Policymakers and advocates agree that each case is specific; there are no cookie cutter approaches to be applied with rote precision, and the use of military force should always be an option of last resort. Through its Mass Atrocity Response Operations handbook, the U.S. Army has recently recognized that “the failure to act in the face of mass killings of civilians is not simply a function of political will or legal authority; the failure also reflects a lack of thinking about how military forces might respond.” Understanding how to respond is an important first step, but the seeming randomness surrounding questions of when and where to respond are what impede an effective response and even undermine the potential deterrent effect that the threat of an intervention could impose on would-be perpetrators.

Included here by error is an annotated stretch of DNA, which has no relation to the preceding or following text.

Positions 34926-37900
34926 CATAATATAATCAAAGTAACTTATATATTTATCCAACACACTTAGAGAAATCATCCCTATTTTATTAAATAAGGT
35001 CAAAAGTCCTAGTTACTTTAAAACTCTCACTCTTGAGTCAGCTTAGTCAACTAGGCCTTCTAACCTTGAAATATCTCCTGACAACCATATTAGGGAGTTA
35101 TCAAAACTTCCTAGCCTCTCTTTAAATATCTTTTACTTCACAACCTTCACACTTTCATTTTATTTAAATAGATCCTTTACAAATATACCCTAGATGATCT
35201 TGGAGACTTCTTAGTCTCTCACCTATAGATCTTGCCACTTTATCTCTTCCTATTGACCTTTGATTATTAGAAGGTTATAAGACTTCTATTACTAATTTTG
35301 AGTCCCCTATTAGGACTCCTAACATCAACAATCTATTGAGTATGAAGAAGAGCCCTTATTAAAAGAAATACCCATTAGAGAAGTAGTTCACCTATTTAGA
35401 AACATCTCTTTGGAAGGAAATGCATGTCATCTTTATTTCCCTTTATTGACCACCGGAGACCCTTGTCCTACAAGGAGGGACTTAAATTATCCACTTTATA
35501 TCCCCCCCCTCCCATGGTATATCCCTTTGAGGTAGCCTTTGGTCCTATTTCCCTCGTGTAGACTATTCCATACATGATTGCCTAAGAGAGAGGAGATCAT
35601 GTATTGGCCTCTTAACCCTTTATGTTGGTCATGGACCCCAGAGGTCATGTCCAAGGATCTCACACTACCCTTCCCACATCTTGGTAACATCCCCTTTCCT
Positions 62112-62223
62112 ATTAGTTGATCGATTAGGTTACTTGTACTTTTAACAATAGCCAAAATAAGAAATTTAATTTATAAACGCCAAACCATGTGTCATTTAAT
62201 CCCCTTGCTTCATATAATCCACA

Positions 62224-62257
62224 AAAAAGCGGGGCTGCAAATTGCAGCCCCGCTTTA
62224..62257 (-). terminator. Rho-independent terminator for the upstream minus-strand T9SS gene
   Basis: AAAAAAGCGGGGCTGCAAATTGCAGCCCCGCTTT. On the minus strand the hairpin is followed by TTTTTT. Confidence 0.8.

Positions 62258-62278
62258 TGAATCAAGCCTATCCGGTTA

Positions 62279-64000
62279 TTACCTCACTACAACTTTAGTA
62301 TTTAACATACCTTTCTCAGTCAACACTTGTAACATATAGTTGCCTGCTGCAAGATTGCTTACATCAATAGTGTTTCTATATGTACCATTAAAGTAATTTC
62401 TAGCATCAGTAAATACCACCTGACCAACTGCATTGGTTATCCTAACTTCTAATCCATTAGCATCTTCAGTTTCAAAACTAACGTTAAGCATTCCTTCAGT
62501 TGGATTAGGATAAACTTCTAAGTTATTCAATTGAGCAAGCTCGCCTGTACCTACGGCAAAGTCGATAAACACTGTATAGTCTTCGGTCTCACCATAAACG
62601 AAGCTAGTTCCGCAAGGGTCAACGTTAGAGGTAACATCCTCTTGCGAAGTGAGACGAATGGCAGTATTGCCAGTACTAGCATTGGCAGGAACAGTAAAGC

Such is the lament of the genocide prevention community these days. Countless signatures and speeches, grassroots campaigns, and high-level summits failed over four years to generate much international action to save the millions of Syrians living under constant threat of death—or to save the more than 150,000 who have already died—and yet, the Yazidi have been able to rally such action seemingly overnight. It’s reasonable to ask what’s different.
If there has emerged an Obama Doctrine for genocide prevention it probably would no longer be what his speechwriters crafted for him two years ago when he announced the creation of a first-ever Atrocities Prevention Board, intended to anticipate and guide “whole-of-government” responses to incipient conflicts. In it Obama called genocide prevention “a core national security interest and a core moral responsibility of the United States.” But if it truly is, how are we to explain the inconsistency of response to the plight of Iraqi minorities and Syrian majorities?